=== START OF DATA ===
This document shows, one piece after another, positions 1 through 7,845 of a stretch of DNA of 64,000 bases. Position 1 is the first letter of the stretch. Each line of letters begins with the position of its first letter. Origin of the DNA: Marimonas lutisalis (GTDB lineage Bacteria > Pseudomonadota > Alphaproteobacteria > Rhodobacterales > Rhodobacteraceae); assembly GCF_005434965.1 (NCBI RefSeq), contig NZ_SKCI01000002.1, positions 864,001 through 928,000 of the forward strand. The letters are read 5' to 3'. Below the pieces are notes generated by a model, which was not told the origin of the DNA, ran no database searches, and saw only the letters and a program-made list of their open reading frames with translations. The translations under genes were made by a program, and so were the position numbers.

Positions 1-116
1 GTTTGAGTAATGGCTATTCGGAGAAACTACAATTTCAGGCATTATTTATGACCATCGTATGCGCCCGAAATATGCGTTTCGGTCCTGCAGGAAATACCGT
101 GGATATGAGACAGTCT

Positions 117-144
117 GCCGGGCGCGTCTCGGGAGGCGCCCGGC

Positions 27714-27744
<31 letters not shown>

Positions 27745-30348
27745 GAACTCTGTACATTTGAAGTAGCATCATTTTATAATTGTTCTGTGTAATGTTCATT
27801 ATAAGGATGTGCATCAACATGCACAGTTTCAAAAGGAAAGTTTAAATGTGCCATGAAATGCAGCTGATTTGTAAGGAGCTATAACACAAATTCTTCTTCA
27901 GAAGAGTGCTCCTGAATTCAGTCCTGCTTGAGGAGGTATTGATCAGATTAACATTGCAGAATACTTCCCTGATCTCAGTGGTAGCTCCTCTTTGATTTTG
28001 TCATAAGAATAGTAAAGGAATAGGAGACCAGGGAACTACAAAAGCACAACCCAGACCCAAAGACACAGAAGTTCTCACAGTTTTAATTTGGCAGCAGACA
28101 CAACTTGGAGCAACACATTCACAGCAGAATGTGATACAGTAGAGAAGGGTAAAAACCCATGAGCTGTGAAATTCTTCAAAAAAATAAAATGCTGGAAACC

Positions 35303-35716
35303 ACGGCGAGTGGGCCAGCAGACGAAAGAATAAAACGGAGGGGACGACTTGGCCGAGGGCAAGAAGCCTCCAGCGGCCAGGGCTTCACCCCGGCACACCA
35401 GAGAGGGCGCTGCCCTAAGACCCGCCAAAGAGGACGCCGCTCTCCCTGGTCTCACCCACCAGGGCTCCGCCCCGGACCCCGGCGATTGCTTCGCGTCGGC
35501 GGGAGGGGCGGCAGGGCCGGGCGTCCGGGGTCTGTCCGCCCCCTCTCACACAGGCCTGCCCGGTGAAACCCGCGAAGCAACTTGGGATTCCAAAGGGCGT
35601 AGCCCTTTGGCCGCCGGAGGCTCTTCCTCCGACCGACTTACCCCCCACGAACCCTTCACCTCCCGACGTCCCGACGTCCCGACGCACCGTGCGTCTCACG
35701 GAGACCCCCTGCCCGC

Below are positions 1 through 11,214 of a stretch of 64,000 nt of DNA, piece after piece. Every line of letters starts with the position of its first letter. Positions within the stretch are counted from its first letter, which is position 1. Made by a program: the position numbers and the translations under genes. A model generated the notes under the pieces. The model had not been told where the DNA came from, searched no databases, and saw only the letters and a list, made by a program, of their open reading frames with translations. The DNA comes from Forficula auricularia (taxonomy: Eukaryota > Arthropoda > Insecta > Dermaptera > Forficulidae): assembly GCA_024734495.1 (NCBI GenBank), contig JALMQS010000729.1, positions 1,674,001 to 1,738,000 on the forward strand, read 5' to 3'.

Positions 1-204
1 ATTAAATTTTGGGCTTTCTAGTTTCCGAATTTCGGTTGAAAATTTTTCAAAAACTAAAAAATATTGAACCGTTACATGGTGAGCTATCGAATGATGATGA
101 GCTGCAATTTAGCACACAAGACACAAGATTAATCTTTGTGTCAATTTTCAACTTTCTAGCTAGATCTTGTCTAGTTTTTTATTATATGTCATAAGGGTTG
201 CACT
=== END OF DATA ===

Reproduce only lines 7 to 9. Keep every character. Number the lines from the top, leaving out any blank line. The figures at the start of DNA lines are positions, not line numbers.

Positions 27714-27744
<31 letters not shown>

Positions 27745-30348